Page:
“The US culture crept into a company that was Spanish before and it was really jarring to be suddenly working with people who asked you to work overtime — and not in a polite way,” says Ollie, another former employee. “A lot of people resented the fact that they were kind of rewarded for working overtime and made to feel guilty if they didn't.”

One WhatsApp conversation between two Typeform colleagues in December 2021 suggests that Lecha told staff they should be using holiday time to brainstorm company strategy.

A screenshot of a conversation shared between employees (an offensive word has been removed)

This attitude from the top was compounded by different expectations around working hours in Europe and the States.

“They [US-based colleagues] did make shitty little comments like, ‘Oh yeah, we've noticed that people finish a little bit early on Friday over there’,” says Toni. In Spain, finishing early on a Friday afternoon is a common policy for companies.

“I don't believe you can truly take Silicon Valley culture and apply it to European startup and not fuck up things,” says Bill. “The people in America often said, ‘I can't work with Barcelona, getting everything done takes two weeks that should take an hour’.”

Employees in Spain also tell Sifted there was frustration over the big pay disparities between the two teams.

James — who was laid off in 2022 — says his previous role was filled by an American employee with a much higher salary after being told there was no budget for the position. Matthew, who left in 2021, says he was replaced by a US-based person making three times his salary. 

“The whole experience of being overworked, under-appreciated and then laid off really knocked my self-esteem and had a very damaging effect,” says James. “And the discrepancy between salaries was crazy; the company had the tendency of lowballing people outside the US.”

Typeform’s new, more bullish approach also saw the company hire a former US Army special ops sniper, Steven Broudy, as its head of sales in 2021. He drew inspiration from his days of combat in a LinkedIn post announcing his new role.

“What was the most powerful thing about going to war 5x as a part of an Army Special Operations unit?,” he wrote. “I knew that I was completely accountable to my team for my actions… Anything short of excellence was totally unacceptable. I've strived to recreate that kind of environment in the private sector.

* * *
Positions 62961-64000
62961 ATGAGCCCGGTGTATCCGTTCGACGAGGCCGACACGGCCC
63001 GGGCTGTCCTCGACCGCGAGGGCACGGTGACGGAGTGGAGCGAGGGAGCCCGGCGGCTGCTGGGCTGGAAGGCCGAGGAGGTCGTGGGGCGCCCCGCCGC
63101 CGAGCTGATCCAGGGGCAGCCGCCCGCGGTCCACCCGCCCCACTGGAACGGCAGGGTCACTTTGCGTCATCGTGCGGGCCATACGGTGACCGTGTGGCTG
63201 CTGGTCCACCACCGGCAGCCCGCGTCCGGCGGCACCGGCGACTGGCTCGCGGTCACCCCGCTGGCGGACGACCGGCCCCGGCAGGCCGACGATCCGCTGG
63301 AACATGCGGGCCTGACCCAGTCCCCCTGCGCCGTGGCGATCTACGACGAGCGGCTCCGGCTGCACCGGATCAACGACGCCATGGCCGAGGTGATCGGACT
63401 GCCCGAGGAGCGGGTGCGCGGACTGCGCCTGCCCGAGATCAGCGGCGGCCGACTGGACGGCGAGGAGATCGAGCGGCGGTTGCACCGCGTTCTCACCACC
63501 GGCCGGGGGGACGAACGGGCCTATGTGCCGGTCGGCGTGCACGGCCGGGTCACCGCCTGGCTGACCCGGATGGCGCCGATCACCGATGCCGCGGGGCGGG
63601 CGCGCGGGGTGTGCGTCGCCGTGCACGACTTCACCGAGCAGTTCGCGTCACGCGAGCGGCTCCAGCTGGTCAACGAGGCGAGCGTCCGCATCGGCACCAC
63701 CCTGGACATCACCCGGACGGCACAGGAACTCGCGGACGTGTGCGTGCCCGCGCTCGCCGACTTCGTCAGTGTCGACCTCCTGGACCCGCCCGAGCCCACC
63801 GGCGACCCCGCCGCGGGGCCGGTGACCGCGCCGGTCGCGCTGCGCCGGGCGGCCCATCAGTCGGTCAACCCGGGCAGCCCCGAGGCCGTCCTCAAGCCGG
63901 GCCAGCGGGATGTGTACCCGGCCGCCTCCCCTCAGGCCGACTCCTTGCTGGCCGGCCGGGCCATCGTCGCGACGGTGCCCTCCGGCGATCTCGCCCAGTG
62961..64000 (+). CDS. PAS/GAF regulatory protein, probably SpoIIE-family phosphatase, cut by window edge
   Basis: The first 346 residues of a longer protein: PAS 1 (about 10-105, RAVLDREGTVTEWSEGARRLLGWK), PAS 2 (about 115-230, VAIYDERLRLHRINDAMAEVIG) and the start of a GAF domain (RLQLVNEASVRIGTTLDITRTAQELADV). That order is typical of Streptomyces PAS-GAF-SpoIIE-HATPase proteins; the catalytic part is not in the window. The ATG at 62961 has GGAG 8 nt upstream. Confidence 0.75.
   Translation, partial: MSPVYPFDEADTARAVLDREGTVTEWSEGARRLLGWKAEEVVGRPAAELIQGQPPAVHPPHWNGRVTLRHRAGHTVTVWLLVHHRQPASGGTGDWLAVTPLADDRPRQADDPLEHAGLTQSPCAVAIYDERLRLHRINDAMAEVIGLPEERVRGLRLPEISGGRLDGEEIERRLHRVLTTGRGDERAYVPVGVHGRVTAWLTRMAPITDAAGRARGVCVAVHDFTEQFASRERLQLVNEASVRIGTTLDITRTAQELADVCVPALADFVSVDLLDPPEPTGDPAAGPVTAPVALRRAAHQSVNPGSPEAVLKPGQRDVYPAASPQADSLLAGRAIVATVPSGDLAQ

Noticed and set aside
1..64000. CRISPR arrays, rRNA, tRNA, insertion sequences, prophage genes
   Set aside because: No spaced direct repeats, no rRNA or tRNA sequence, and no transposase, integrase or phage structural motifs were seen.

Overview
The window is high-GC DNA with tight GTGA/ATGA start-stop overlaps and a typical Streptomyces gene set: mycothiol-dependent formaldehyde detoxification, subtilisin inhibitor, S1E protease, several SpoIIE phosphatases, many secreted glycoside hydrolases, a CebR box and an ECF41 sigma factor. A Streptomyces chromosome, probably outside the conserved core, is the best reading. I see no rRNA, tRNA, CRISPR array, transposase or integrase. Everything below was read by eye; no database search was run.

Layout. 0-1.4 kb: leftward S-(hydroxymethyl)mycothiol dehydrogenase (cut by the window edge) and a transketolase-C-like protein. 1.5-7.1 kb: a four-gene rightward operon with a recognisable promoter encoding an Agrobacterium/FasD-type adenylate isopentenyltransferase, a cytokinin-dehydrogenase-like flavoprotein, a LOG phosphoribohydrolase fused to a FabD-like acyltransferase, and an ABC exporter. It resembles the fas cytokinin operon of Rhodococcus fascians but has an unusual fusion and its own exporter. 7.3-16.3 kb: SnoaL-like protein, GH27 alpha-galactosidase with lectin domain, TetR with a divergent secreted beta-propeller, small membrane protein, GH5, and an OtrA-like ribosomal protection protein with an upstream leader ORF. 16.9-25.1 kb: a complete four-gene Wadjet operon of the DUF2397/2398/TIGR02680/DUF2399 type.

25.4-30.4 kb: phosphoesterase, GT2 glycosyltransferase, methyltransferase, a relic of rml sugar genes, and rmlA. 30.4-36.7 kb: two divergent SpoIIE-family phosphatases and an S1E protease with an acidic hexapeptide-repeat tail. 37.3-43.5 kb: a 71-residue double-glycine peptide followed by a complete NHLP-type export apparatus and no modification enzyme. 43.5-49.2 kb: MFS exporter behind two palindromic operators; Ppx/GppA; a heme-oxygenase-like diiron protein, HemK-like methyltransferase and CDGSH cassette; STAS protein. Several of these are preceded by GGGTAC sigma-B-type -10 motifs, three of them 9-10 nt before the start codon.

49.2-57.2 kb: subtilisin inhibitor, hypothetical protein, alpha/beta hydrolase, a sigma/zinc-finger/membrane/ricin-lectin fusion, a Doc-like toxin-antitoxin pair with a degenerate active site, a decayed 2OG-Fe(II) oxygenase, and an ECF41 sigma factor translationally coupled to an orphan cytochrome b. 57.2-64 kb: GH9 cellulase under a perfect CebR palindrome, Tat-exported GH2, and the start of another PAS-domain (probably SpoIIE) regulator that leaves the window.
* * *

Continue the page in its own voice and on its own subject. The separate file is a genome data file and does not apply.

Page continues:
“I feel a genuine excitement about the possibility that, here at Typeform, this might well be the team, the company, and the environment where I once again find myself terrified — terrified to be working aside people so-damn-good that the 'scary' things aren't scary.” 

Broudy left the role after a year. 


While Typeform’s new CEO did get revenue growth trending up again (sources tell Sifted ARR went from €19m at the end of 2018 to €50m by the end of 2020), the success appears to have come at the cost of company culture.

Typeform’s current rating on employee review site Glassdoor is 3.2 out of five while CEO Lecha’s approval rating is 56%. Poor approval of Lecha, high employee turnover and a lack of faith in leadership and the people team dominate the poor reviews.

One employee describes the company as a “sinking ship” in their Glassdoor review. Another says “every team member is overworked, with little regard for their wellbeing from leadership”.

A Glassdoor review for Typeform

Four employees tell Sifted that Lecha also brought in a top-down management style to a company that had previously felt very collaborative.

“It was that old-school management of top-down, 'don't question me, I tell you what to do, and you go do it',” says Jerry. “It was just oil and water right off the bat. He was roundly despised as soon as he came in as CEO because of his style.”

“It became much more dictatorial,” Emma says. Ollie says this contributed to a “loss of ownership” of the work people were doing.

A crowded market

While Typeform’s revenue growth did recover after Lecha took over, today the company is struggling to maintain momentum, says Bill, with annual recurring revenue growth of €70m-79m in 2022.

This, he says, compares to €50m-70m in 2021, €32-50m in 2020 and €19-32m in 2019.